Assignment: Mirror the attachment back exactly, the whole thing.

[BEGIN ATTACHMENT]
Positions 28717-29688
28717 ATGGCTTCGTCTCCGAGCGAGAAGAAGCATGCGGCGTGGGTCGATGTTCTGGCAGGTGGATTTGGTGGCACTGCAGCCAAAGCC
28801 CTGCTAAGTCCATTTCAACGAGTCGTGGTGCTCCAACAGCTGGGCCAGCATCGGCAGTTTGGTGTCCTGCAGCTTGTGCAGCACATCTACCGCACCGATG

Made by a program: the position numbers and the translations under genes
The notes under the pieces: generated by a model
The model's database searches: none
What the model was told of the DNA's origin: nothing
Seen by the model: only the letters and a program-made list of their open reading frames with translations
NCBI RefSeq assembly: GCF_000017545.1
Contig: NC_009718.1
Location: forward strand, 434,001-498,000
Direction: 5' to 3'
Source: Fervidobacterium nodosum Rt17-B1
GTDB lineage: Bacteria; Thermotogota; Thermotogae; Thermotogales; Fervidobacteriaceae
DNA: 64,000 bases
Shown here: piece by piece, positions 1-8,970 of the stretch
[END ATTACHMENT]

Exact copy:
Positions 28717-29688
28717 ATGGCTTCGTCTCCGAGCGAGAAGAAGCATGCGGCGTGGGTCGATGTTCTGGCAGGTGGATTTGGTGGCACTGCAGCCAAAGCC
28801 CTGCTAAGTCCATTTCAACGAGTCGTGGTGCTCCAACAGCTGGGCCAGCATCGGCAGTTTGGTGTCCTGCAGCTTGTGCAGCACATCTACCGCACCGATG

Made by a program: the position numbers and the translations under genes
The notes under the pieces: generated by a model
The model's database searches: none
What the model was told of the DNA's origin: nothing
Seen by the model: only the letters and a program-made list of their open reading frames with translations
NCBI RefSeq assembly: GCF_000017545.1
Contig: NC_009718.1
Location: forward strand, 434,001-498,000
Direction: 5' to 3'
Source: Fervidobacterium nodosum Rt17-B1
GTDB lineage: Bacteria; Thermotogota; Thermotogae; Thermotogales; Fervidobacteriaceae
DNA: 64,000 bases
Shown here: piece by piece, positions 1-8,970 of the stretch